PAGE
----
Friday, July 03, 2009

Andy Uba: Time to review an ambition

WHEN the Supreme Court justices dismissed in the second week of June 2009 Andy Uba's application which asked the court to reinstate him as the official winner of the controversial 2007 governorship election in Anambra State, the justices also expressed their irritation at, and dissatisfaction with, Uba's endless attempts to ask the court to change its previous decision on the same subject. That dismissal was the third in as many months.

In delivering the unanimous judgment, Chief Justice Idris Legbo Kutigi said: "I have carefully listened to the submissions and arguments canvassed by counsel to all the parties in this application and come to a conclusion that the application is a thorough abuse of the judicial process. It is trite law that there must be an end to litigation. This application therefore fails and is accordingly dismissed..."

But Justice Kutigi couldn't hide his frustration and disappointment with the frivolous nature of the application. Indeed, Kutigi reserved his special censure for Uba's counsel, for agreeing to take up the case in the first place. To Uba's lawyer, Justice Kutigi said: "What kind of country is this where Senior Advocates of Nigeria are used to mess up the judiciary? We will not allow this kind of practice. This is wrong. The appellant has been shuttling from one court to another on a matter that the Supreme Court had already delivered judgment. If the Supreme Court makes a mistake, there are procedures of correcting the mistakes; not this way, and we will not allow it."

This severe criticism of Uba's legal counsel marked a direct denunciation of the slapdash practices adopted by some senior lawyers (such as senior advocates) to secure favourable judgments for their clients. The reprimand directed at Uba's lawyer was serious because it cast aspersions on the integrity of senior advocates in Nigeria. But it must not be interpreted as a blanket condemnation of all senior advocates, as many of them have established impeccable legal track records that are not only impressive but also strikingly appealing.

However, the Supreme Court justices were absolutely right to point out that the latest application brought to the Court by Uba's counsel was politically motivated, ill-advised, unhelpful and unwise. To be clear, the Supreme Court is not a practice board for dart throwing competition where competitors' chances of hitting the bull's eye grow with more practices. It is improper for anyone - counsel or politician - to believe that he or she alone can offer a more valid interpretation of the law than the rest of society.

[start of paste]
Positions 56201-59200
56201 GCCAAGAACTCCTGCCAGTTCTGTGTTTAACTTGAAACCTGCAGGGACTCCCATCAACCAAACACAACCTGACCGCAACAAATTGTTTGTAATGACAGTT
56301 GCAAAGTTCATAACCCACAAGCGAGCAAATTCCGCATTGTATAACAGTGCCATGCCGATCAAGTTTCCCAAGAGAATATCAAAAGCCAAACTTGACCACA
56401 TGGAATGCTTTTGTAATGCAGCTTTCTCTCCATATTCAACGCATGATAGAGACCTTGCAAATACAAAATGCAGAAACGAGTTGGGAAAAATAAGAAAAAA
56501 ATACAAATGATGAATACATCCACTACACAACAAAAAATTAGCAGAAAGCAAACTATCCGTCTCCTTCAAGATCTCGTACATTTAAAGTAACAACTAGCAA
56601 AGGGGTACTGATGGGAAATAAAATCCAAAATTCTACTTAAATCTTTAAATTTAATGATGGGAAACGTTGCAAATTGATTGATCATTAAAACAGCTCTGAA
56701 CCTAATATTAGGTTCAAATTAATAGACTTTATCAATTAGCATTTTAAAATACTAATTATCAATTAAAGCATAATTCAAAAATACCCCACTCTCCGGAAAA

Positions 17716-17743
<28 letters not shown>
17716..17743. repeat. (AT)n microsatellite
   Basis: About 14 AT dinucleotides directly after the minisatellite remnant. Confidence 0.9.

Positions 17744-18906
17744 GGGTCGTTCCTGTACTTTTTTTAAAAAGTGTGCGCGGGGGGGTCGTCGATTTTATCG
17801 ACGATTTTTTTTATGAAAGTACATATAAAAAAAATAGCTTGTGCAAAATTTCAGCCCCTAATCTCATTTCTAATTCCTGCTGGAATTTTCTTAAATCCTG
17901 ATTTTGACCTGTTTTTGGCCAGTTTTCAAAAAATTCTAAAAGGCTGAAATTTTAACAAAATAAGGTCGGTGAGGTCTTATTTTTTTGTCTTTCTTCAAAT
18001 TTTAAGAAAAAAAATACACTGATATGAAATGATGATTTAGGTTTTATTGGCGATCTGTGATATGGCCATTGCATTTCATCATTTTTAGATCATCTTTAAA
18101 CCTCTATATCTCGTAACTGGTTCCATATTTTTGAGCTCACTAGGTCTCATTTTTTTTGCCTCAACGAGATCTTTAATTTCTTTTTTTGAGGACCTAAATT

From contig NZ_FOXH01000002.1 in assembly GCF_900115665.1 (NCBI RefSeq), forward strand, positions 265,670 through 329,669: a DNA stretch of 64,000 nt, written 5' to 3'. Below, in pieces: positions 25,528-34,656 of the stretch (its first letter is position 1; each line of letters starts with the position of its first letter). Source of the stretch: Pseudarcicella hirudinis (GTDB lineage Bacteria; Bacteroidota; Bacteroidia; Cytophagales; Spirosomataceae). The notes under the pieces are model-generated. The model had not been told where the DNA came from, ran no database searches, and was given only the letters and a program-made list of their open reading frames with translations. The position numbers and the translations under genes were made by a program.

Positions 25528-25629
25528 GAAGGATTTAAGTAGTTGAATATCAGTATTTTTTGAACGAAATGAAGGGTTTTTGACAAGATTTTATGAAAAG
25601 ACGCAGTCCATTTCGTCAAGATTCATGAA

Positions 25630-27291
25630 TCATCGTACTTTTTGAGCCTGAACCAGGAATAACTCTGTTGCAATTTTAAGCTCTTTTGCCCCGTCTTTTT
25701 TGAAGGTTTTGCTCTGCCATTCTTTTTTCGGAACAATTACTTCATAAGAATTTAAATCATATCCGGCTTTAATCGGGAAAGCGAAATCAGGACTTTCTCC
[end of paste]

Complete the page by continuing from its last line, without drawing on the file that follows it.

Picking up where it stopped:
There is no honour in seeking justice in a matter in which the highest court - Supreme Court - can perceive sheer insubordination and unwillingness to accept informed judgment. In law, tenacity does not win cases. You must build your case on substantial, verifiable and incontrovertible evidence. Anything else is pesky gimmickry.

Many people have asked the question: Who is Andy Uba and why has he persisted in taking his case to the Supreme Court in spite of previous adverse judgments? Andy Uba represents many things to many people in Anambra State and beyond. To some people, he is a quiet achiever (whatever that means), a great organiser of men, women and material wealth. His enemies in Anambra in particular perceive him as the archetypal symbol of political disorganisation in the state. To some others, he is a man of many parts and an obsequious servant of Olusegun Obasanjo. This group prefers to cast Uba as a na•ve politician who put himself and his resources in the forefront of the petty political wars that Obasanjo - his former master and now benefactor - fought in Anambra during the eight years of Obasanjo's misrule.

It is indeed difficult to discuss Andy Uba without drawing fireworks from his supporters and his enemies at the same time. However, this essay is not intended to gratify or displease the different camps. Part of the reason why Uba symbolizes political controversy has to do with the public perception of Uba as a man who is easily stirred by affluence, political power and political manipulation by Obasanjo, the depraved former president.